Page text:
dlg = wx.MessageDialog( self, "Database already exists", "DB Creator", wx.OK)


dlg.ShowModal() # Show it


dlg.Destroy() # finally destroy it when finished.


# This code is carried out if the database does
n't already exist.


else:


connection = sqlite3.connect('cddb.db')


cursor = connection.cursor()


cursor.execute("""


CREATE TABLE CDs (


CDID integer primary key autoincrement,



Title varchar(30),


Artist varchar(30)


)""")



cursor.execute("INSERT INTO CDs VALUES (null,'Electric Ladyland',
\



'Jimi Hendrix')")


cursor.execute("INSERT INTO CDs VALUES (null,'Collection'
,'Tracy Chapman')")


cursor.execute("INSERT INTO CDs VALUES (null,'Are You Experienced',
\



'Jimi Hendrix')")


cursor.execute("INSERT INTO CDs VALU
ES (null,'Goats Head Soup',
\



'Rolling Stones')")

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cursor.execute("INSERT INTO CDs VALUES (null,'Tattoo You',
\



'Rolling Stones')")





connection.commit()


cursor.close()


connection.close()



# This shows a message dialog box with the message'Database created'


dlg = wx.MessageDialog( self, "Database created.", "DB Creator
", wx.OK)


dlg.ShowModal() # Show it


dlg.Destroy() # finally destroy it when finished.


app = wx.App(False)

frame = MainWindow(None, "DB Creator")

app.MainLoop()

If you delete your cddb.db file and run this program it will recre
ate the database file. Click the button a
second time and you will see the “Database already exists” message.


Next is the third and final version of this program. Please save it as cddb_creator_3.py. The program
has several additional features such as

a menu, menubar, status bar and an About window. It also has
new event definitions for onExit and onAbout which are linked to items on the menu. Hovering the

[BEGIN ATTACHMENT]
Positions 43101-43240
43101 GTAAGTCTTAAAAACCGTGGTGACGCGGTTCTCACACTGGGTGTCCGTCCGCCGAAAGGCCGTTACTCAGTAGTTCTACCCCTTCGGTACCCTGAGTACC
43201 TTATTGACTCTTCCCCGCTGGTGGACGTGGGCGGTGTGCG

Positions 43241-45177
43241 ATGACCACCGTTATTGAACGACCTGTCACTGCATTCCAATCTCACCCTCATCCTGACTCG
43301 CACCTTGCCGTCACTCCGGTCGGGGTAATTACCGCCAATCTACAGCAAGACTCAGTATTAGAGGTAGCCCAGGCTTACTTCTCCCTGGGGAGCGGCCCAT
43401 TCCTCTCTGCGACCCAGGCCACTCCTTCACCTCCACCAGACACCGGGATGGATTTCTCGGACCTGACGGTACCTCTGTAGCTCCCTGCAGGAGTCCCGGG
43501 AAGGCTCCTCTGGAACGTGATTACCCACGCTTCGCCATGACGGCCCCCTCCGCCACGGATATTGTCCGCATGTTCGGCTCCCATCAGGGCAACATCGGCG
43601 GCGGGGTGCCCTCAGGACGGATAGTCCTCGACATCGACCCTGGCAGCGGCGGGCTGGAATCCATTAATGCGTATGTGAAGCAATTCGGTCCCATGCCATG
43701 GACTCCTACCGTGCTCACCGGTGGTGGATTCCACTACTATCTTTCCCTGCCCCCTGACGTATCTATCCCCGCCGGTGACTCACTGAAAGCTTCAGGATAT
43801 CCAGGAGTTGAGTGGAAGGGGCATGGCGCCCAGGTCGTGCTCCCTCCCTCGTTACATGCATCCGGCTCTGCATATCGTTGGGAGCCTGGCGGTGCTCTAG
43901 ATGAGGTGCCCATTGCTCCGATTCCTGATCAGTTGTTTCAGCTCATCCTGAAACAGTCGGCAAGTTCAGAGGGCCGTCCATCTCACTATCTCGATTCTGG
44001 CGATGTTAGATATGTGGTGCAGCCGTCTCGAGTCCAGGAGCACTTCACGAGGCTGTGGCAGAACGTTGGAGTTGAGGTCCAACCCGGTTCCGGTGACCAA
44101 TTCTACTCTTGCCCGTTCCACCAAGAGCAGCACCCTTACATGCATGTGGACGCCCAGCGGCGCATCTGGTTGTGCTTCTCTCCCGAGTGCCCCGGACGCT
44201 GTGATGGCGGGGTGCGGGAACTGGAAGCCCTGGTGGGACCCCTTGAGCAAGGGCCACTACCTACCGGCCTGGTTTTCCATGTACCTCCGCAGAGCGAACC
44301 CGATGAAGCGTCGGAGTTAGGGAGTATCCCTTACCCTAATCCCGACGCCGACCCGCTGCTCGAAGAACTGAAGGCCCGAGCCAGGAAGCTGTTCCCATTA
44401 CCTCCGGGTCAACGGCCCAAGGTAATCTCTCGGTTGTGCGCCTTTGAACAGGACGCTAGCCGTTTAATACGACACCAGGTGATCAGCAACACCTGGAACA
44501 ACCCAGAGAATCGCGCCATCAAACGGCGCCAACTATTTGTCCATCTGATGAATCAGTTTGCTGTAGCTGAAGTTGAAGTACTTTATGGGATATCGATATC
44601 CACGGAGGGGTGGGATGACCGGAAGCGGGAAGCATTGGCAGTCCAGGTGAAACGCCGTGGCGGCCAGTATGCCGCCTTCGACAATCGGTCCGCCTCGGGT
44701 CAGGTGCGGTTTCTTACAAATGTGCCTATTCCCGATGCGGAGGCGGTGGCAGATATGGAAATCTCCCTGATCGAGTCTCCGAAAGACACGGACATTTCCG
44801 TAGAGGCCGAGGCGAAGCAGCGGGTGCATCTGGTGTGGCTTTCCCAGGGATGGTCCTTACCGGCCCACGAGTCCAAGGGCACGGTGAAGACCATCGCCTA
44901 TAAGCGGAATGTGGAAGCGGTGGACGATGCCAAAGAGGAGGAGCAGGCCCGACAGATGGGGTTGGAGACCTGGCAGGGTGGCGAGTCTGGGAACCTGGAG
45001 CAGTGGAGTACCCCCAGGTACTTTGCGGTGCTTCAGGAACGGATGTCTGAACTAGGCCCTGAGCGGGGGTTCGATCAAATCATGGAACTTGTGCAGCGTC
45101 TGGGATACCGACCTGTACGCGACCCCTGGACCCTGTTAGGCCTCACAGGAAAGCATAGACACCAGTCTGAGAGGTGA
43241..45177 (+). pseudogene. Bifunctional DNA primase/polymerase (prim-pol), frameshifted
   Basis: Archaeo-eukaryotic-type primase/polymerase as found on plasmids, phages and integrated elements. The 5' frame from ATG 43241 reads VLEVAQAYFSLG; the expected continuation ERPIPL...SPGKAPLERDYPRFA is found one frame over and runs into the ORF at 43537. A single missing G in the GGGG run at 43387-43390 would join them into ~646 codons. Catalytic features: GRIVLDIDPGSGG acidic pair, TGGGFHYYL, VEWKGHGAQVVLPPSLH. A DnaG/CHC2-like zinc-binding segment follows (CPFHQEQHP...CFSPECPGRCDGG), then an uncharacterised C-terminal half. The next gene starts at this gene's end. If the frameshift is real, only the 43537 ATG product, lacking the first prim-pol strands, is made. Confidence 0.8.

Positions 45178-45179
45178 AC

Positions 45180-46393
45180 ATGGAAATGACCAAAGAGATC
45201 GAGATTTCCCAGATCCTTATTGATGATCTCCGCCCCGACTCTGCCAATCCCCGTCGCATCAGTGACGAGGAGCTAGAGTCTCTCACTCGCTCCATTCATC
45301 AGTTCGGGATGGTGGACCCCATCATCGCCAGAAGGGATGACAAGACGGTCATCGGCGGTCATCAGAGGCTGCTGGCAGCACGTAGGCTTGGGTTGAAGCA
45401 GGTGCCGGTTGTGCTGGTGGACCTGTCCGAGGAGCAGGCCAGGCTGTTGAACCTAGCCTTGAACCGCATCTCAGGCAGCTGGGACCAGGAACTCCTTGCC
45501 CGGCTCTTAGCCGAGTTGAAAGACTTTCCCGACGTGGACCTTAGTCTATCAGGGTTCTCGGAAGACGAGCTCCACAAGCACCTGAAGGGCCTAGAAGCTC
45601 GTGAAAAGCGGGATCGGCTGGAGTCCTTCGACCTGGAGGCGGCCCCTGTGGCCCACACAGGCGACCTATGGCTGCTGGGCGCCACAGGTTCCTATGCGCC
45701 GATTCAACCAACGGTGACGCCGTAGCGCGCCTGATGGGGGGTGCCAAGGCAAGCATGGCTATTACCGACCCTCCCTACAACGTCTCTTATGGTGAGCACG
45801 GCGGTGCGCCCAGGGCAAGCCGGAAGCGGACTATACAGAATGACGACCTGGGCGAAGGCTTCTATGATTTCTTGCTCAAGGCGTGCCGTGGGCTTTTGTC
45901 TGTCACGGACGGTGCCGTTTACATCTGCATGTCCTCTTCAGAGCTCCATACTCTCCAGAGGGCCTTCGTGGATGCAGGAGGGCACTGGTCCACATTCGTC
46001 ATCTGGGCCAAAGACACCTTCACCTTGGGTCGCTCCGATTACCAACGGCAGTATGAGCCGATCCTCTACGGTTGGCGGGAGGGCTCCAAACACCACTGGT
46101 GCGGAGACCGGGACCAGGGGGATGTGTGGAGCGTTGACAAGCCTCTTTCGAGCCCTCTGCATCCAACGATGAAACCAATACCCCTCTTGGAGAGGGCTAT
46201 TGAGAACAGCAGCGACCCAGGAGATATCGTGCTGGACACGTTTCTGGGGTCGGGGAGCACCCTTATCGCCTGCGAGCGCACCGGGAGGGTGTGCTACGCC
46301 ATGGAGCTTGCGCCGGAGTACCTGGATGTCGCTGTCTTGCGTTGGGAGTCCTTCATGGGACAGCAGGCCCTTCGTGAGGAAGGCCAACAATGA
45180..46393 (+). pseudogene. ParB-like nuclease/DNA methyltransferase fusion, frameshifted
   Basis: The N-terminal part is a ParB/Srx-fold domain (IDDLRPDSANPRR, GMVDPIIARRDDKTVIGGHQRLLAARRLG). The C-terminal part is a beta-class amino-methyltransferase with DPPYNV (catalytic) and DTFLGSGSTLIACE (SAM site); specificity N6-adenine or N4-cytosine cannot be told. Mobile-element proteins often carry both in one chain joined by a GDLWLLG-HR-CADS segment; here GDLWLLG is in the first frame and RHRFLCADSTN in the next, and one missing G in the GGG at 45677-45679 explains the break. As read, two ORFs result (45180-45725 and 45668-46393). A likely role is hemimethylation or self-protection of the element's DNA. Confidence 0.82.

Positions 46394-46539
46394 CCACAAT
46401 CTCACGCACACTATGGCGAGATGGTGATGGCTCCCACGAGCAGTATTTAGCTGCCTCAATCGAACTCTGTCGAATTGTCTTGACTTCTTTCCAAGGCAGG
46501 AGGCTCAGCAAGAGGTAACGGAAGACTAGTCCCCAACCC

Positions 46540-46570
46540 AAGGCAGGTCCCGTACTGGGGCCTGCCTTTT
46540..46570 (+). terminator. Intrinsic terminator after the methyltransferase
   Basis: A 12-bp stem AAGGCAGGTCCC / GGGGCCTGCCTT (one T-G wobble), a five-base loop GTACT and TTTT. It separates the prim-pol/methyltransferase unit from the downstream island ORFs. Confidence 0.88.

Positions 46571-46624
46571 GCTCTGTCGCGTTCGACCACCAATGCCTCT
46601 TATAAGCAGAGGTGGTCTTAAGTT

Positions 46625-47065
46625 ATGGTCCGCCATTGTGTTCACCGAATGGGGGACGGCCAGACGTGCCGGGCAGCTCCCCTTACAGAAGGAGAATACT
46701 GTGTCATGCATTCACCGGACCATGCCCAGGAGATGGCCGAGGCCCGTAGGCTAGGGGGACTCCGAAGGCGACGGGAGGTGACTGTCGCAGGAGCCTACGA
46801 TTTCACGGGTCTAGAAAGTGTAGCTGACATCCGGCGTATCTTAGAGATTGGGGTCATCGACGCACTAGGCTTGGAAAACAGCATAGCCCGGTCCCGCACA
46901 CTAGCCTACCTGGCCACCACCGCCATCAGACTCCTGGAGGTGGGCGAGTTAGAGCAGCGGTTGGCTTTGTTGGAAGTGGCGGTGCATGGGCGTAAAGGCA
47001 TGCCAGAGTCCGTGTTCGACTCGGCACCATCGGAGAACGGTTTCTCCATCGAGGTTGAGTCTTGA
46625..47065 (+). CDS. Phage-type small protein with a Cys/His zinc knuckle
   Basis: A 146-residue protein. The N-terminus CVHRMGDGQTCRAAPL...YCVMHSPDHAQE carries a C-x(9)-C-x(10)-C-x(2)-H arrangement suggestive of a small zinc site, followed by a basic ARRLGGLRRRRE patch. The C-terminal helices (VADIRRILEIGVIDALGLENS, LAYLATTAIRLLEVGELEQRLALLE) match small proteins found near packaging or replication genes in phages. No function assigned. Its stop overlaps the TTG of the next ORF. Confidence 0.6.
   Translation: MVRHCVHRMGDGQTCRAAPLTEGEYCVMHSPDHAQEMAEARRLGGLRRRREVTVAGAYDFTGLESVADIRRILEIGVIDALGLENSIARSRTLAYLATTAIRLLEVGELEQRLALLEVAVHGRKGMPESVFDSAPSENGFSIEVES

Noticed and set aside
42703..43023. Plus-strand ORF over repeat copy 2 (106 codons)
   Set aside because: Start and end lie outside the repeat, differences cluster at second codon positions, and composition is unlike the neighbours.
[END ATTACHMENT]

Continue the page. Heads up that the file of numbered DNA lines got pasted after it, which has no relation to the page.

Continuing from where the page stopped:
mouse over a menu item will produce a status bar message. I strongly recommend changing the
me
ssage wording, sizes and positions in the example to see how it affects the program and get a feel for
the code. I will show how to add menus, etc. in the sections on Boa Constructor.


#!/usr/bin/python


import os

import wx

import sqlite3


# Create th
e main program window

class MainWindow(wx.Frame):


def __init__(self, parent, title):


# Create the window


wx.Frame.__init__(self, parent, title=title, pos=(100, 100), size=(180,150))


# Place a button on the window


bu
ttonCreate = wx.Button(self, wx.ID_ANY, "&Create Data",pos=(40,10),size=(100,25))


# Place a panel on the window


self.control = wx.Panel(self)


# Place a status bar on the window


self.CreateStatusBar() # A StatusBar in the

bottom of the window


# Setting up the menu.


filemenu= wx.Menu()



# Add items to the menu


# wx.ID_ABOUT and wx.ID_EXIT are standard ids provided by wxWidgets.


menuCreate = filemenu.Append(wx.ID_ANY, "&Create Data
","Create database.")


menuAbout = filemenu.Append(wx.ID_ABOUT, "&About","About this program.")


menuExit = filemenu.Append(wx.ID_EXIT,"E&xit"," Terminate program.")



Python & SQLite Da
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# Creating the menubar.


menuBar = wx.MenuBar()


menuBar.Append(filemenu,"&File") # Adding the "filemenu" to the MenuBar


self.SetMenuBar(menuBar) # Adding the MenuBar to the Frame content.




# Set events. Bind the events defined below to the various controls.


self
.Bind(wx.EVT_BUTTON, self.OnCreate, buttonCreate)


self.Bind(wx.EVT_MENU, self.OnCreate, menuCreate)


self.Bind(wx.EVT_MENU, self.OnAbout, menuAbout)


self.Bind(wx.EVT_MENU, self.OnExit, menuExit)



# Show the window.



self.Show(True)



def OnAbout(self,e):


# A message dialog box with an OK button. wx.OK is a standard ID in wxWidgets.


dlg = wx.MessageDialog( self, "A database creator", "About DB Creator", wx.OK)


dlg.ShowModal() # Show it


dlg.Destroy() # finally destroy it when finished.





def OnCreate(self,e):


# Check the database doesn't already exist


using the os module


fname = "cddb.db"


if os.path.exists(fname):


dlg = wx.Mes
sageDialog( self, "Database already exists", "DB Creator", wx.OK)